This fantastic Orion OTR-6A was manufactured in Japan by Orion Electric Co (オリオン電機株式会社 Orion Denki Kabushiki-Gaisha) circa 1959. It is most famous for being a copy of Sony’s second shirt pocket transistor radio, the TR-65 from 1958. Sony was not happy about having their little TR-65 copied hence they cut short production and now the TR-65 is a very rare radio indeed. This Orion is not all that common itself. 

This radio was also marketed as a Royal OTR-6A and as a 'Hilton' with the model number TR-6A. It features a great looking ‘jet age’ tuning dial and is unusual for the use of two different colored plastics on its cabinet. This manufacturing practice was uncommon but quite effective. The cabinet is quite busy with plenty of detail. I have seen a variant of this radio with the ‘Orion’ badge positioned where it says ‘six transistor’ and ‘six transistor’ positioned where ‘de luxe’ is written vertically on this model.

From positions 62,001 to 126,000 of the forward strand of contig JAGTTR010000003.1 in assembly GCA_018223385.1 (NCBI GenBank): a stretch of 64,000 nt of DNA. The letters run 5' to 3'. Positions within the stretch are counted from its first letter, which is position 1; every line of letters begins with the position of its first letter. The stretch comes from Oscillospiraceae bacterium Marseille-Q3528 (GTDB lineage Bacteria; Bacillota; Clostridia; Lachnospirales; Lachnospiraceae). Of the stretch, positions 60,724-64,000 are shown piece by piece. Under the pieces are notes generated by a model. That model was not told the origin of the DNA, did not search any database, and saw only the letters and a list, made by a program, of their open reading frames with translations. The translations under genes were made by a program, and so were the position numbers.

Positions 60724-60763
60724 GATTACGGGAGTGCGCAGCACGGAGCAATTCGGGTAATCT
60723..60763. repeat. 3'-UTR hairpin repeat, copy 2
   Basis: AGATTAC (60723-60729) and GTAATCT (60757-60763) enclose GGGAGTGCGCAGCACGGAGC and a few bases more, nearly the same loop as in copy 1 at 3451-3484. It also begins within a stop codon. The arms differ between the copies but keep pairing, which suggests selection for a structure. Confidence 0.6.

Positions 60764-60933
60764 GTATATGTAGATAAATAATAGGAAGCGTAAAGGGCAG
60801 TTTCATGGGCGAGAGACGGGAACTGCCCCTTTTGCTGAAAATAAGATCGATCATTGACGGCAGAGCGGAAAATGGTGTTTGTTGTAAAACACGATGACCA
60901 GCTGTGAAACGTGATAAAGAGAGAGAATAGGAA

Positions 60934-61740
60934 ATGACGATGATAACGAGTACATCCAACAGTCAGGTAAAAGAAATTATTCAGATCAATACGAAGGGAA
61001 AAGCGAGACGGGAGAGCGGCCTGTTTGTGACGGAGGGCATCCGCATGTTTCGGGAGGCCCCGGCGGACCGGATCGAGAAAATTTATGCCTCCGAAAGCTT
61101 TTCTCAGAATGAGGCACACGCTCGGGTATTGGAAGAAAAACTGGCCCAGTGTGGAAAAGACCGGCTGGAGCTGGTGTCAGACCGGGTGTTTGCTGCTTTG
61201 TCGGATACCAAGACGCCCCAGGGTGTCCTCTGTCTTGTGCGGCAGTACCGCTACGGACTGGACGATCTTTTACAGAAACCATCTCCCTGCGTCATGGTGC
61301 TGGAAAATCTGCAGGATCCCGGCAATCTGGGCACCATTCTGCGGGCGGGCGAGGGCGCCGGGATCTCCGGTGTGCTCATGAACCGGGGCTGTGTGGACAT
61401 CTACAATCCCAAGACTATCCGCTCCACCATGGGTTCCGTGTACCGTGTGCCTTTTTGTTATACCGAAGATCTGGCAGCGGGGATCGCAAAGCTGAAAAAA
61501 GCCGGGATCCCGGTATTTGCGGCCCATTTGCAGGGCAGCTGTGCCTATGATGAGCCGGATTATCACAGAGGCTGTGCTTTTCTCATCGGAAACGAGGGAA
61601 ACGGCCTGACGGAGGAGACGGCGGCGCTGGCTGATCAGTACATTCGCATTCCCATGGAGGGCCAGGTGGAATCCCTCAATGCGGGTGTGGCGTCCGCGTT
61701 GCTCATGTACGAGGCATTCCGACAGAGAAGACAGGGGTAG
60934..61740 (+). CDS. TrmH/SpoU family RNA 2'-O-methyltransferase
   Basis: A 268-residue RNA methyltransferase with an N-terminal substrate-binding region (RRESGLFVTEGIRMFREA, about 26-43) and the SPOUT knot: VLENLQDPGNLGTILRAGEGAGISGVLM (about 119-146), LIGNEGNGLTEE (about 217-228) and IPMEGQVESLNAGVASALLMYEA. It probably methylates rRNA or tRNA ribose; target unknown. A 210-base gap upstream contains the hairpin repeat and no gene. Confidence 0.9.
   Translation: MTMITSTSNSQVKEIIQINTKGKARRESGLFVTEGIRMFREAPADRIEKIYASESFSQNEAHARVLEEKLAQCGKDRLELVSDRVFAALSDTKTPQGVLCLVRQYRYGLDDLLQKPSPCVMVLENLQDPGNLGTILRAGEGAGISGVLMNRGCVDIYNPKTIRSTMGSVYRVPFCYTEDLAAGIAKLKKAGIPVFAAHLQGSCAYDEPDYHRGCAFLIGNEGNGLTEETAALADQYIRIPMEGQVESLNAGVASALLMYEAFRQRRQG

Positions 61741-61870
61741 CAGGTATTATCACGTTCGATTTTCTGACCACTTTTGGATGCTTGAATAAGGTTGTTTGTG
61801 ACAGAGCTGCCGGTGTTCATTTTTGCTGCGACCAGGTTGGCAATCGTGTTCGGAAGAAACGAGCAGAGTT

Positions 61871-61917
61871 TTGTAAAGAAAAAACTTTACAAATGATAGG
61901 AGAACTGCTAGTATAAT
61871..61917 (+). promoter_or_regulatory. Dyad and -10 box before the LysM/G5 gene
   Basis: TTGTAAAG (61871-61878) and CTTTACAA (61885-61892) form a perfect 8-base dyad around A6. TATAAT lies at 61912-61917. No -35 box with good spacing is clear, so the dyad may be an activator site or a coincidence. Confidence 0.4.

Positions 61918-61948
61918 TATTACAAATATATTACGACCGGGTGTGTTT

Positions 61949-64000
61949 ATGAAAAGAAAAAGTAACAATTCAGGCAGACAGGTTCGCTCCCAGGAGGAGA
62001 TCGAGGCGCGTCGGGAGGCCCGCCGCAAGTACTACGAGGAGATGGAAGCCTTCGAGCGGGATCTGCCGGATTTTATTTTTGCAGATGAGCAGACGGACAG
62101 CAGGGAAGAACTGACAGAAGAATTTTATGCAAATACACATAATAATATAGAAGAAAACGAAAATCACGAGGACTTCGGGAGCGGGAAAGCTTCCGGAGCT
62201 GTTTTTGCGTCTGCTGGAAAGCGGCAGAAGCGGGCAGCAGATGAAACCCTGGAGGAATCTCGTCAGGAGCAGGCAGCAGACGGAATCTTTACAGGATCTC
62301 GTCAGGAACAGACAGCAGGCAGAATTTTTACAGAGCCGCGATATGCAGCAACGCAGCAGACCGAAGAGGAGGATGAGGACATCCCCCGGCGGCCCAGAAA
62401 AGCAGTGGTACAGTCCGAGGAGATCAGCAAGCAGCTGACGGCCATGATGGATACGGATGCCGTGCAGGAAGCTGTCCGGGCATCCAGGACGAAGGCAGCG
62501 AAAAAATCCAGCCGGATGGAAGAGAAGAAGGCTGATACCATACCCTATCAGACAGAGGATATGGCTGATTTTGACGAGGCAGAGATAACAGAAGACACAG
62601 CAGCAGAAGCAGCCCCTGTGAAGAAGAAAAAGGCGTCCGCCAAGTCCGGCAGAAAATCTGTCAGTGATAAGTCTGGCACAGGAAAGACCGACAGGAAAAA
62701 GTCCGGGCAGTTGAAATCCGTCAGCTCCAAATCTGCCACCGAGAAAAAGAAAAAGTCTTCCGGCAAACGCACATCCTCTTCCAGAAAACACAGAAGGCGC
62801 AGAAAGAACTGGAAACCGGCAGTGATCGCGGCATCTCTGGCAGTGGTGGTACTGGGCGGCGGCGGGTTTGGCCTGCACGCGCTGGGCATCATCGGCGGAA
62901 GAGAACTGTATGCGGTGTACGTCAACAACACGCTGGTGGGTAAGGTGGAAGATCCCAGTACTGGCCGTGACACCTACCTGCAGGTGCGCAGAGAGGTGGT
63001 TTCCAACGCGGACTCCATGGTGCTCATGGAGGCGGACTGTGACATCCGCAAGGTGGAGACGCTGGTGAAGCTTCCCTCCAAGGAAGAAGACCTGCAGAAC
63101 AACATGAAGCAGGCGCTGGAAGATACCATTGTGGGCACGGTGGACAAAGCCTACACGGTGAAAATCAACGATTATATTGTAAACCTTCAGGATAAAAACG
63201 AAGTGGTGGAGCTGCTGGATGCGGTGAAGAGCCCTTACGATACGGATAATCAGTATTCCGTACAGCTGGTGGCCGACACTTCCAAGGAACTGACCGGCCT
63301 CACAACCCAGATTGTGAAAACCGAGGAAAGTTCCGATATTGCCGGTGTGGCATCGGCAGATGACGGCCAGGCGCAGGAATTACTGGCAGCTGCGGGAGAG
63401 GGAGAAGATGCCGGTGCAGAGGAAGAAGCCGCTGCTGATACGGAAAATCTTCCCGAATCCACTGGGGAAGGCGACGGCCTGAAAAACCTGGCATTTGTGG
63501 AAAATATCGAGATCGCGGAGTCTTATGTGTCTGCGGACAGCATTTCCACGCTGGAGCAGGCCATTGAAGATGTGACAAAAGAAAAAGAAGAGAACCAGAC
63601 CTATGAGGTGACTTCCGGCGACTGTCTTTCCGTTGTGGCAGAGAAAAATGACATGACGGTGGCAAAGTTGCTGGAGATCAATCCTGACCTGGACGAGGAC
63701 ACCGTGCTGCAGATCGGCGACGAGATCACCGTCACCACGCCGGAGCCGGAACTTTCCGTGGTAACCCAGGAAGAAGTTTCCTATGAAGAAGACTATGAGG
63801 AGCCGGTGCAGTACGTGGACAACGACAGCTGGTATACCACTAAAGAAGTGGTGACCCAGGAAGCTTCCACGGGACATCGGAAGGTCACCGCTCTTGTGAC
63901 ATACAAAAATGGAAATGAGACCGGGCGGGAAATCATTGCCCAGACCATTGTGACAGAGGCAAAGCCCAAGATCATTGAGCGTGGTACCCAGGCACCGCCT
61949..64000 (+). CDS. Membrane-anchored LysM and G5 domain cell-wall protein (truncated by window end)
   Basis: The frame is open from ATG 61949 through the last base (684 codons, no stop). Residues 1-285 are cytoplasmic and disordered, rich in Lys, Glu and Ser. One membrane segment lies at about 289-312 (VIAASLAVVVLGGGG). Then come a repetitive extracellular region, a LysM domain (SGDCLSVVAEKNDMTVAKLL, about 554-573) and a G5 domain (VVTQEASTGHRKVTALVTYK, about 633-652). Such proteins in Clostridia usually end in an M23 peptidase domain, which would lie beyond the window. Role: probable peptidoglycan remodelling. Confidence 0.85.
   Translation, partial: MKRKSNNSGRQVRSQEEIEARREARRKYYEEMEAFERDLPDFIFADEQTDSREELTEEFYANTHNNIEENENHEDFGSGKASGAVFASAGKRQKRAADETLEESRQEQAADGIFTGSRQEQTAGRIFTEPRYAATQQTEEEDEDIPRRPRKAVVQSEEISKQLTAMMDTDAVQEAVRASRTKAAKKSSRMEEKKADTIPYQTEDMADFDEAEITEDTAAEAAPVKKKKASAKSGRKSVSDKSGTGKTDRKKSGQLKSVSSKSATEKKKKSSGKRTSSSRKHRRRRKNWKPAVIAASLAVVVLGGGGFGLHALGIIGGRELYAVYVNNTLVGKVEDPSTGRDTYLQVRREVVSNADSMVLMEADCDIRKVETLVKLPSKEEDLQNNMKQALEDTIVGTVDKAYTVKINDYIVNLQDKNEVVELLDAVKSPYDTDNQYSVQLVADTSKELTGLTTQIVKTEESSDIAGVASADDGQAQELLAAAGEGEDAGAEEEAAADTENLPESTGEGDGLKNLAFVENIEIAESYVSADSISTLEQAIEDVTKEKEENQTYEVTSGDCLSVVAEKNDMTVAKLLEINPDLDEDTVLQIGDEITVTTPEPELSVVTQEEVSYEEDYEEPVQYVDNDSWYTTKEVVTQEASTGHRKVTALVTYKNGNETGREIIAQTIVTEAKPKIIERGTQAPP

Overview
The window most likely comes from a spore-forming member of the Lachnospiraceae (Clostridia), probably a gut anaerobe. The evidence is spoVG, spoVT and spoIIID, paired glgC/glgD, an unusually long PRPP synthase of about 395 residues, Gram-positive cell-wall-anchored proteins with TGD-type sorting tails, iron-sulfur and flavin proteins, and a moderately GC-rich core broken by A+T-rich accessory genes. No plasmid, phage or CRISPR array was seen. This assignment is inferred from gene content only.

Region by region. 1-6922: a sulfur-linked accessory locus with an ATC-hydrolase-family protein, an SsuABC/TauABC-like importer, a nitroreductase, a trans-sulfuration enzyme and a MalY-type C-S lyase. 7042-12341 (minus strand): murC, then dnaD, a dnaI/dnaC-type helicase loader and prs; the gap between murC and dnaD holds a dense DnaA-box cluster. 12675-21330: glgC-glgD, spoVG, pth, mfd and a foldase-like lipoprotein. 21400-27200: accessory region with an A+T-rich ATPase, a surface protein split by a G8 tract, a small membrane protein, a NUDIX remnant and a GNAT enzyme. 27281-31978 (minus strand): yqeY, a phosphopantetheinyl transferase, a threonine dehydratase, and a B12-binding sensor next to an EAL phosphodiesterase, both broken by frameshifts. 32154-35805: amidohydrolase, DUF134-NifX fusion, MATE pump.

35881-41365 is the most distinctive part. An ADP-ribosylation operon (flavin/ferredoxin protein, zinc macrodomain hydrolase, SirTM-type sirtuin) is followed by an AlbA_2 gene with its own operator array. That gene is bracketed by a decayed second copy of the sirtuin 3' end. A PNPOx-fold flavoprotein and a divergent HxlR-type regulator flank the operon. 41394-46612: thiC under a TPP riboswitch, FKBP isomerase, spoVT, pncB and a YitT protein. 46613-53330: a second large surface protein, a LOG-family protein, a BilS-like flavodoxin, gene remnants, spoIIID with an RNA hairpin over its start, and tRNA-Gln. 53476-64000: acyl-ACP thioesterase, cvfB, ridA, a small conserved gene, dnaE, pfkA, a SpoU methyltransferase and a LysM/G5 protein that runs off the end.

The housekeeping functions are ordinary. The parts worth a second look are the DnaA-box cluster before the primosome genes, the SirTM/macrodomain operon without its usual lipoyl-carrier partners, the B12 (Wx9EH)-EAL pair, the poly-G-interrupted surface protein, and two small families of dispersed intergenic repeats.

The 'ORION' cloisonne' badge found on the speaker grill is actually rarer than the radio. Many of these Orion’s have lost their badge over the years and this is one of the few that still retains it. This sticky problem was due to aging of the glue used to hold the badge to the speaker grill…. Fifty year old glue isn’t the best adhesive I might add!

Most of these Orion’s seem to have a problem with yellowing of the cabinet. Luckily the yellowing on this example is not patchy and is actually quite even.


Orion Electric Co., Ltd. (オリオン電機株式会社 Orion Denki Kabushiki-Gaisha) was established in 1958 in Osaka, Japan. They initially manufactured transistor radios, radio cassette recorders, car stereos, and music centers. In 1967, Orion Electric moved to Fukui prefecture in Japan, where it still has its head office today.







This splendid Orion OTR-6A came to me all the way from Greece. It comes complete with its original gift box, leather carry case, leather earphone case, earphone and Instruction Manual.

And it still has the original price tag of 800 Drachmas!










This Orion OTR-6A is devoid of a makers sticker. It uses 6 Mitsubishi transistors.